Available models included the base Sport Coupe, Type LT, Z28, and the return of the Rally Sport. The Rally Sport (not badged RS as in previous years) featured a standard two-tone paint treatment. The Z28 models included a stripe package that was not deletable and featured a 350 cu in (5.7 L) V8 with a four-barrel Quadrajet carburetor that produced 185 hp (138 kW; 188 PS) and 280 lb·ft (380 N·m) of torque coupled to either a 4-speed manual or a TH-350 3-speed automatic.
Another first for 1978 was T-Tops, although they were a regular production option on the 1977 Pontiac Firebird and were introduced on the 1976 Pontiac Trans Am 10th Anniversary Limited Edition.

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1982 Pontiac Firebird

Think knight rider.  Think Smokey and the bandit. What comes to mind? — The Pontiac Trans Am — A vehicle as famous as the actors in both those films. Here’s one in Glendale, California!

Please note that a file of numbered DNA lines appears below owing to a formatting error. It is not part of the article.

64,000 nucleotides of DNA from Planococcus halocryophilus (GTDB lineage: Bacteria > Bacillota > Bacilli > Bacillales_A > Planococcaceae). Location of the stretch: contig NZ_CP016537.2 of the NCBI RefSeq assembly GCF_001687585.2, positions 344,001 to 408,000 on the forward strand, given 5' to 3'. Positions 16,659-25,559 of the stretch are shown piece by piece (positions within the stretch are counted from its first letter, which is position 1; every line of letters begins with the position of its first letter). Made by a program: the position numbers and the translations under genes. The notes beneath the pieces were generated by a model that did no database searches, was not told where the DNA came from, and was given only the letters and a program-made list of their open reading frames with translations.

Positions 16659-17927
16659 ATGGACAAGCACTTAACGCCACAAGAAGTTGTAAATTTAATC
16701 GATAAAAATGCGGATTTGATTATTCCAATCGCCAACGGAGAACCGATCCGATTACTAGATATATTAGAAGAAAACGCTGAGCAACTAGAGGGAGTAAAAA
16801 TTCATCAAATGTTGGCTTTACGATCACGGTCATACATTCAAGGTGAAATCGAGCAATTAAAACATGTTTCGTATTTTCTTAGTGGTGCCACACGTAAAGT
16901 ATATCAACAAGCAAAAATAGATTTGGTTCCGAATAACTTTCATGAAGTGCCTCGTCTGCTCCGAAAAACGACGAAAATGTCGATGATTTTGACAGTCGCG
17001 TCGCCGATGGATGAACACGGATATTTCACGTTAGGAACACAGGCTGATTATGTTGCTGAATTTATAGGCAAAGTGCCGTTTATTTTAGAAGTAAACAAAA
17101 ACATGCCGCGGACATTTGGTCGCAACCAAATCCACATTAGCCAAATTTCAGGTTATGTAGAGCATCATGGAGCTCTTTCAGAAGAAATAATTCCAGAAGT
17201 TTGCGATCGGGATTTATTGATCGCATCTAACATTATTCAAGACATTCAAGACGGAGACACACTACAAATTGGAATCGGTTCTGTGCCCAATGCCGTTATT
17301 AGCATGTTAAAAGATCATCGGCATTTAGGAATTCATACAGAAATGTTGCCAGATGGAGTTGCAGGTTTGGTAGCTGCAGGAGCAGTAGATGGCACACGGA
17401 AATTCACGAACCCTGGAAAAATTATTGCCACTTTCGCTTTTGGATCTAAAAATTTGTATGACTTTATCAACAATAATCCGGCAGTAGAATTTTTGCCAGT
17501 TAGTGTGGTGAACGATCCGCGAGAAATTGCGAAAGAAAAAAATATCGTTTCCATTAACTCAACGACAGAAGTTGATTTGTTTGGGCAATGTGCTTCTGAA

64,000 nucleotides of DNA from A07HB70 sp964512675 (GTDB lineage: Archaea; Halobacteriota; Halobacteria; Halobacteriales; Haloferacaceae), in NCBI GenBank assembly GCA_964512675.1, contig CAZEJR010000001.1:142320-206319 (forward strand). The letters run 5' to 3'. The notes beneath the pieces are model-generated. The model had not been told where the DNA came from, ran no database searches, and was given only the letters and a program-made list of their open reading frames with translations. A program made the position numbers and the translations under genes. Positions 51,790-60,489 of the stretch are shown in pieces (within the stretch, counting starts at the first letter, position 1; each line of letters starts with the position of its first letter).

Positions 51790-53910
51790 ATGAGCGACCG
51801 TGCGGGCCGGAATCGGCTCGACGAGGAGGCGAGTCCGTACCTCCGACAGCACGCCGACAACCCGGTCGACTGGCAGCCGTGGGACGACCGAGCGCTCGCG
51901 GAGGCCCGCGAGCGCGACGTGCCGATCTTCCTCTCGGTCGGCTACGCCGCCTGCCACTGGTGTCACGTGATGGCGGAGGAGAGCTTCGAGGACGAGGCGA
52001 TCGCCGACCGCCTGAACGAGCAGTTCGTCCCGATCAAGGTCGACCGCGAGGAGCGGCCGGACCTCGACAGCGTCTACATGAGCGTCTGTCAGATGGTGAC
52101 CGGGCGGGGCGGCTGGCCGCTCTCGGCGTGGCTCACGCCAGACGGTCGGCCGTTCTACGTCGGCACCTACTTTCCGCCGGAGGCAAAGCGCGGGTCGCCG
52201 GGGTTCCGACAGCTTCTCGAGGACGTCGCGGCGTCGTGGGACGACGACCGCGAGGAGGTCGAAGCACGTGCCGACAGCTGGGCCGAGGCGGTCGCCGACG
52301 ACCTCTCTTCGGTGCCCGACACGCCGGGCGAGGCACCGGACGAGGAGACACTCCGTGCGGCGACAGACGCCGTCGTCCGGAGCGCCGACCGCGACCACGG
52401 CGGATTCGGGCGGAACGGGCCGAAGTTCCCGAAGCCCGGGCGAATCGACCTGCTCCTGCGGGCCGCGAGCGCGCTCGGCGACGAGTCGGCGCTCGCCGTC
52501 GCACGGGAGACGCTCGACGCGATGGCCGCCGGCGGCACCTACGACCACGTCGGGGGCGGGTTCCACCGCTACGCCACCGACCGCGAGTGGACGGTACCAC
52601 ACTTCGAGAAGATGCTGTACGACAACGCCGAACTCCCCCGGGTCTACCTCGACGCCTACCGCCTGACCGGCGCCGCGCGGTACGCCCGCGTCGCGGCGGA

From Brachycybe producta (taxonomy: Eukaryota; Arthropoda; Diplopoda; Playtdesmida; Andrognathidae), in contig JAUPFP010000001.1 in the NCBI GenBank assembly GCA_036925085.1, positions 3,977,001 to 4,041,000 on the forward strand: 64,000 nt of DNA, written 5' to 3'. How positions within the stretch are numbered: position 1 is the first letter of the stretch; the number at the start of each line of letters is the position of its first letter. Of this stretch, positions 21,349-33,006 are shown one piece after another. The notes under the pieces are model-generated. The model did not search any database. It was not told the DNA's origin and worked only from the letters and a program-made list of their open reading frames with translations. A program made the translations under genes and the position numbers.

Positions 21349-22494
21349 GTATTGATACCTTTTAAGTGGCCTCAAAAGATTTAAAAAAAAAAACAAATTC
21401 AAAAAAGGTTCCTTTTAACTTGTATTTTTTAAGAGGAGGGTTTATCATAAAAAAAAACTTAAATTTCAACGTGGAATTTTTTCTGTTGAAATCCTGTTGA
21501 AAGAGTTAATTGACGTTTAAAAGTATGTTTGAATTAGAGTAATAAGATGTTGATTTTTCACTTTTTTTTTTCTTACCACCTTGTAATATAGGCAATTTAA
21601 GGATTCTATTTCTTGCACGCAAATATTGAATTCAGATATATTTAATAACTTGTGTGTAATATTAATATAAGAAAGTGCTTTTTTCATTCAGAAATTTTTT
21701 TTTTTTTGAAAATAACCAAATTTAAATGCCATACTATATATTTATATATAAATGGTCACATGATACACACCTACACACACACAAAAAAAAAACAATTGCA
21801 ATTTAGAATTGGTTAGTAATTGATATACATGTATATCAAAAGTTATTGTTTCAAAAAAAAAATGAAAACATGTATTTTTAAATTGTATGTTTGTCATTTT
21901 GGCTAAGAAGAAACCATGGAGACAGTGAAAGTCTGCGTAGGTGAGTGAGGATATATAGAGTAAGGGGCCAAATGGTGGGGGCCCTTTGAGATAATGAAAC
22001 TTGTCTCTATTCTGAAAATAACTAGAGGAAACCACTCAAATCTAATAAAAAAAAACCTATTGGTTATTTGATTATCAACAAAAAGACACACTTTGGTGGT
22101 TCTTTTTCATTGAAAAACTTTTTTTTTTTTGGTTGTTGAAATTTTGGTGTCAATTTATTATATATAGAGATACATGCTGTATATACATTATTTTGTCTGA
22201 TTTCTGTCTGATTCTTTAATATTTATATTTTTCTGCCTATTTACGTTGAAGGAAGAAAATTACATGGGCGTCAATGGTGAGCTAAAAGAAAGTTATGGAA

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1970 Pontiac Bonneville Station Wagon

Let’s start May off with an excellent example of forgotten times.  This 1970 Pontiac Bonnevile station wagon is the epitome of the early 70’s.  Bask in the beige-ness of this Pontiac Bonneville.

Some info about the Pontiac Bonneville

For 1965, All GM “B” body cars were dramatically restyled. Swooping rooflines, rakish fender lines and the “Coke bottle” profile contributed to making one of the most popular body styles ever produced. The Bonneville got the new styling, with plenty of bright trim on the lower body sides and on the rear deck. Inside, new upholstery and instrumentation were featured. Drivetrains were essentially the same as 1964, except the Turbo Hydra-Matic transmission quadrant, which now featured “reverse” in between “park” and “neutral”, instead of at the bottom of the selections (below “L”), the old arrangement having been sharply criticized as a safety hazard.